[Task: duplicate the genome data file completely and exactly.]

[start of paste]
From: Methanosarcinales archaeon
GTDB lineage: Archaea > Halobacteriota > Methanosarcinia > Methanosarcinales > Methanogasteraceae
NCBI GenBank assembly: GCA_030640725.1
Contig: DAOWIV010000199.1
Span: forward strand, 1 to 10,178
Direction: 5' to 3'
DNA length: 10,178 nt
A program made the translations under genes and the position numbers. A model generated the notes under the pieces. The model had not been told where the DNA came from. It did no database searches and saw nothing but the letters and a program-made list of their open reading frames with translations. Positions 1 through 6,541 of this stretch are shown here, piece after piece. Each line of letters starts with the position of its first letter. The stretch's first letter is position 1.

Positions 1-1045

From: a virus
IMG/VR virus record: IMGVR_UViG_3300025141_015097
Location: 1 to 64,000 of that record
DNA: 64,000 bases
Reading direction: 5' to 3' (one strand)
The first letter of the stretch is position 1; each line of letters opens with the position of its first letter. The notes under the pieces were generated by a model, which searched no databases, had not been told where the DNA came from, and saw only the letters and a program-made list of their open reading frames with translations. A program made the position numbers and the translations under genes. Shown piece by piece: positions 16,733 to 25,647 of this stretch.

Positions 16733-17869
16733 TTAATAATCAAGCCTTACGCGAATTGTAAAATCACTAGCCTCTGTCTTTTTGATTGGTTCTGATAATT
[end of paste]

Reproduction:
From: Methanosarcinales archaeon
GTDB lineage: Archaea > Halobacteriota > Methanosarcinia > Methanosarcinales > Methanogasteraceae
NCBI GenBank assembly: GCA_030640725.1
Contig: DAOWIV010000199.1
Span: forward strand, 1 to 10,178
Direction: 5' to 3'
DNA length: 10,178 nt
A program made the translations under genes and the position numbers. A model generated the notes under the pieces. The model had not been told where the DNA came from. It did no database searches and saw nothing but the letters and a program-made list of their open reading frames with translations. Positions 1 through 6,541 of this stretch are shown here, piece after piece. Each line of letters starts with the position of its first letter. The stretch's first letter is position 1.

Positions 1-1045

From: a virus
IMG/VR virus record: IMGVR_UViG_3300025141_015097
Location: 1 to 64,000 of that record
DNA: 64,000 bases
Reading direction: 5' to 3' (one strand)
The first letter of the stretch is position 1; each line of letters opens with the position of its first letter. The notes under the pieces were generated by a model, which searched no databases, had not been told where the DNA came from, and saw only the letters and a program-made list of their open reading frames with translations. A program made the position numbers and the translations under genes. Shown piece by piece: positions 16,733 to 25,647 of this stretch.

Positions 16733-17869
16733 TTAATAATCAAGCCTTACGCGAATTGTAAAATCACTAGCCTCTGTCTTTTTGATTGGTTCTGATAATT